There’s a misconception that kids in New York City never see trees or grass. Brendan and I did joke after Finn started walking that he was freaked out by grass (and sand). We are fortunate to live down the street from Fort Tryon Park, a beautiful greenspace with plenty of room to run around, kick a soccer ball or picnic. In fact, it’s where we had Finn’s second birthday party. There are two other parks within walking distance, one of which has additional greenspace we use to toss a football around or play soccer. The nice thing about having to have your outdoor time in parks instead of yards is that you are exposed to a wider community of parents and their children. It’s a sort of a hub after work and school let out in the nice weather, and a great way for everyone to decompress.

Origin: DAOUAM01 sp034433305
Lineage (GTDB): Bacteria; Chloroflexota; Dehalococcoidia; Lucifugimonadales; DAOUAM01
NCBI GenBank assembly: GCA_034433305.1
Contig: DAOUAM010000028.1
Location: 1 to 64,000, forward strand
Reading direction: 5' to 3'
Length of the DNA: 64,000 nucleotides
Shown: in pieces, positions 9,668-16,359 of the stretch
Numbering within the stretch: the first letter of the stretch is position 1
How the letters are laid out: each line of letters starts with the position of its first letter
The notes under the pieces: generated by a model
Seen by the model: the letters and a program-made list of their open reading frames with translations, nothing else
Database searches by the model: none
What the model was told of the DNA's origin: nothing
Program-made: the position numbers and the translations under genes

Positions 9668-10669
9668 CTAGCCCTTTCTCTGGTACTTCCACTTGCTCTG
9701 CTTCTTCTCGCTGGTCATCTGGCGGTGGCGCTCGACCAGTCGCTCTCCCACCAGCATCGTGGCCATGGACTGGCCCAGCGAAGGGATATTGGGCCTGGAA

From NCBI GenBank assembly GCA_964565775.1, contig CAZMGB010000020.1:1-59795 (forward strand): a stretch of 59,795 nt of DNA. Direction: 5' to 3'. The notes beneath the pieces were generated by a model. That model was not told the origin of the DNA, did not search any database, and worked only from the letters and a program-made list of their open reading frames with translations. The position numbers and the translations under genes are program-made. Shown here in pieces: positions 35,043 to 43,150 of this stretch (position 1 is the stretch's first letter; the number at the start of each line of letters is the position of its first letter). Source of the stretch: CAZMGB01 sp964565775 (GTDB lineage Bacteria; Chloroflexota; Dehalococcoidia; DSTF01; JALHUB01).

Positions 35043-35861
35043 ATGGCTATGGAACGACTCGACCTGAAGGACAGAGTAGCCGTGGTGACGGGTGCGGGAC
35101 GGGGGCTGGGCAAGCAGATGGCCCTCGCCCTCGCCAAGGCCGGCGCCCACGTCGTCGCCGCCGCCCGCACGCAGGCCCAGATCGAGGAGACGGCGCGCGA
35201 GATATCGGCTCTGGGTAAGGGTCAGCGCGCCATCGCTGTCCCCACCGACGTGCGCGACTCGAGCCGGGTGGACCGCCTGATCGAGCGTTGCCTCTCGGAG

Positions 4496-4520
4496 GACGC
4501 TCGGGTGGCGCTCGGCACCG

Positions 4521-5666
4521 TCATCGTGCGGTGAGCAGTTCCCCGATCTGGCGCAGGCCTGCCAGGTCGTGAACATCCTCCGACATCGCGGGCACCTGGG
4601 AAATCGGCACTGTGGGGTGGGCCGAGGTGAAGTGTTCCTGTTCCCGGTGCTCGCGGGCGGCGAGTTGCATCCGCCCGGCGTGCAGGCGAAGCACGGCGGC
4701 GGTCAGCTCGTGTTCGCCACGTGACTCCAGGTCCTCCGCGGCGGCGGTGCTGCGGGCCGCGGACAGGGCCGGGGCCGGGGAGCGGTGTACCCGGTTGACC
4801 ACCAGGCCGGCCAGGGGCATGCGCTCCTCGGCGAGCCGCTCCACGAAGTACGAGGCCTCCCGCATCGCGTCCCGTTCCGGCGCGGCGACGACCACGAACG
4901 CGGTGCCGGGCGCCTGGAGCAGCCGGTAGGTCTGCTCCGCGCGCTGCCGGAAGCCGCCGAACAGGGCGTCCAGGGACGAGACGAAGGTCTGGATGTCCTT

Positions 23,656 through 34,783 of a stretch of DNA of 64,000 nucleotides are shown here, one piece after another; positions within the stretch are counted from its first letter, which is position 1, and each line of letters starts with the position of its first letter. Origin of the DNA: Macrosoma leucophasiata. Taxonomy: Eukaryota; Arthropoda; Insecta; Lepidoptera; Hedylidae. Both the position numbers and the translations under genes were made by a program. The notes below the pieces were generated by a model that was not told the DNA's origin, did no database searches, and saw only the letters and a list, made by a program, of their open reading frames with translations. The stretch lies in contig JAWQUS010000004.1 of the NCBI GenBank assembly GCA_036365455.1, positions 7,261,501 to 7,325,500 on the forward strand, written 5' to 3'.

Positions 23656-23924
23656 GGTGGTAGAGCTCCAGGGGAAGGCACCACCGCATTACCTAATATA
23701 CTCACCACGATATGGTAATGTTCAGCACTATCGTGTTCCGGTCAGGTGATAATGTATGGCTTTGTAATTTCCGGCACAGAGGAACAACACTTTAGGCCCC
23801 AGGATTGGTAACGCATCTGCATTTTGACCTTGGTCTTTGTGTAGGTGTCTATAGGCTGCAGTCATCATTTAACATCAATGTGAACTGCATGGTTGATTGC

Our location way uptown means that Finn is in daycare 50 hours a week. It’s an amount of time I continue to wrestle with. I’d love to have more time with him, but right now this is our reality. I get about two hours to spend with him during weeknights. I am thankful for that, because I know other people in the city who end up having to pay babysitters to stay with their kids in the evening hours because of their work schedules. We also spend most of our time on the weekends as a family, getting stuff done for ourselves (working out, writing, getting haircuts, catching up on reading or work) during naptimes and after 8pm.